Many of the most common forms of nursing home neglect are often those that fly under the radar. Blatant cases of abuse are easier for concerned friends and family members to identify-such as physical assaults by staff members, development of pressure sores, and lack of supervision resulting in falls. However, as our experienced Illinois nursing home neglect lawyers know well, the health of many residents are placed in risk of a daily basis due to more systematic forms of mistreatment.
One of those systematic risks has finally received more attention in the past few months-atypical antipsychotic drug prescriptions. This week we reported on the new lawsuit filed by a state attorney general targeted at the drug manufacturer who illegally marketed one of those drugs, Risperdal, for unsafe uses. According to a state press release, the Massachusetts Attorney General recently filed suit against the manufacturer-Ortho-McNeil-Janssen after uncovering evidence of the business’s promotion of the drug for elderly patients with dementia even though the U.S. Food and Drug Administration has not approved the medication for use with these residents.
However, it is not only the drug manufacturers who might need to be held responsible for the prescription of these drugs for dangerous uses. Doctors and other caregivers at these nursing homes should also have known the risks presented to residents. Earlier this year the U.S. Department of Health and Human Services issued a comprehensive report explaining the danger of these drugs when given to elderly dementia patients in nursing homes.
The government investigation amazingly found that more than half of all Medicare claims for those atypical antipsychotic drugs were erroneously filed for improper uses. That would amount to nearly $240 million in wrongful Medicare filing each year for these drugs alone. These improper uses are specifically connected to “off label” uses which are essentially all of those other than schizophrenia and bipolar disorder. Medicare specifically requires that the drugs be used for “medically accepted indications’ for proper reimbursement. On top of that, Medicare rules have an added layer of protection which are supposed to ensure that nursing home resident drug regimes are free of unnecessary medications.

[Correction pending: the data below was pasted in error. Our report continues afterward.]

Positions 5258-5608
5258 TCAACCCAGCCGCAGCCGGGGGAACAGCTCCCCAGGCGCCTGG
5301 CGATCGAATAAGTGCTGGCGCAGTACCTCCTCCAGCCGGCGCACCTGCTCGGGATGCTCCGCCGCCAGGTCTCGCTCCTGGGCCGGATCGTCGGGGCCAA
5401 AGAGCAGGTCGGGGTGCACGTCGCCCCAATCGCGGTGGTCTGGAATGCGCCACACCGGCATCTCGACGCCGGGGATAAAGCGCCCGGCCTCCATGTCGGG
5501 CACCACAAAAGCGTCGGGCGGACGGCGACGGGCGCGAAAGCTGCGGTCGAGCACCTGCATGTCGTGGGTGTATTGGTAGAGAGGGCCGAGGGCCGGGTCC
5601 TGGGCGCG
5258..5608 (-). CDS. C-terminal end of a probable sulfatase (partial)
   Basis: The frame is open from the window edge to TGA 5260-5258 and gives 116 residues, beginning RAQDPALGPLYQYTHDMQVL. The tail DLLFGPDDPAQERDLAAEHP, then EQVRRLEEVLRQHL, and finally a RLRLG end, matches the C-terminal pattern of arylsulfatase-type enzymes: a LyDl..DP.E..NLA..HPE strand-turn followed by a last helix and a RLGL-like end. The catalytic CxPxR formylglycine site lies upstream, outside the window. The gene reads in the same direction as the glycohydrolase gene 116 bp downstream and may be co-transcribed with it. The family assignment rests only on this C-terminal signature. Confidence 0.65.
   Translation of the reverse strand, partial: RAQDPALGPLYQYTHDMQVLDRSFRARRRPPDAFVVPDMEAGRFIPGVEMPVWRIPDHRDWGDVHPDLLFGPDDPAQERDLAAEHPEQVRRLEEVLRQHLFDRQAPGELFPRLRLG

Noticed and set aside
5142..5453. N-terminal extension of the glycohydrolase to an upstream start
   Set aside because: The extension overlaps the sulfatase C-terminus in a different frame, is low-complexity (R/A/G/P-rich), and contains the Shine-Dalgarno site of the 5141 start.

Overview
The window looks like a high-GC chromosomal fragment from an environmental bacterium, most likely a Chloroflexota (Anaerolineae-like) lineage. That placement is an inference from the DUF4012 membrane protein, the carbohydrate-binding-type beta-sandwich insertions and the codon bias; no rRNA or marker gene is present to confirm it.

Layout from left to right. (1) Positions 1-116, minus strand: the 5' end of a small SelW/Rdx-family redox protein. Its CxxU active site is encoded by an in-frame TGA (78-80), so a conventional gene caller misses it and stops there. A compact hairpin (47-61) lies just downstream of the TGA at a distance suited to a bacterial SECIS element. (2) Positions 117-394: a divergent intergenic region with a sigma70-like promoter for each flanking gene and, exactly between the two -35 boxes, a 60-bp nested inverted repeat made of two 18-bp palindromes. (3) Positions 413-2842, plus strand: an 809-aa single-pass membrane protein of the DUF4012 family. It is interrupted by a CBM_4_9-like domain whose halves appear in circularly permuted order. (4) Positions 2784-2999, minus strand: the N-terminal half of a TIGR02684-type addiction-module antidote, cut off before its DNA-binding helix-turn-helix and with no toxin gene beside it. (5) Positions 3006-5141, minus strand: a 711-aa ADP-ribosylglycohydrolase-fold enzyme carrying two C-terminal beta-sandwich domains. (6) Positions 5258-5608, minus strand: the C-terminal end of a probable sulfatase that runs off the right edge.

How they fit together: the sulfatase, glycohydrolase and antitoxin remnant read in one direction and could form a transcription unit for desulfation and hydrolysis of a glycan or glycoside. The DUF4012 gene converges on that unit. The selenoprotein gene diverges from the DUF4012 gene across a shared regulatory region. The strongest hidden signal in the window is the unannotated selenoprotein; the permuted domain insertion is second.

In fact, the same federal study found that nearly 14% of all elderly nursing home residents had at least one Medicare claim for these drugs. Of those 88% were specifically used for off-label purposes that were listed as a boxed warning by the U.S. Food and Drug Administration. The government indicated that the facilities’ failure to abide by clear program requirements may affect their ability to participate in Medicare.
Of course these Medicare issues are in addition to the serious healthcare risks that are associated with prescription of antipsychotic drugs for off-label uses for some residents. Medical studies have repeatedly shown that dementia patients have a significantly increased risk of death if they are given these drugs. It remains a clear breach of quality care for facilities to disregard those warning signs and give the medication anyway. Our Chicago nursing home attorneys firmly believe that a facility should be held legally responsible for all of their conduct that unnecessarily leads to an increased risk of injury and death for those vulnerable patients who depend on them.
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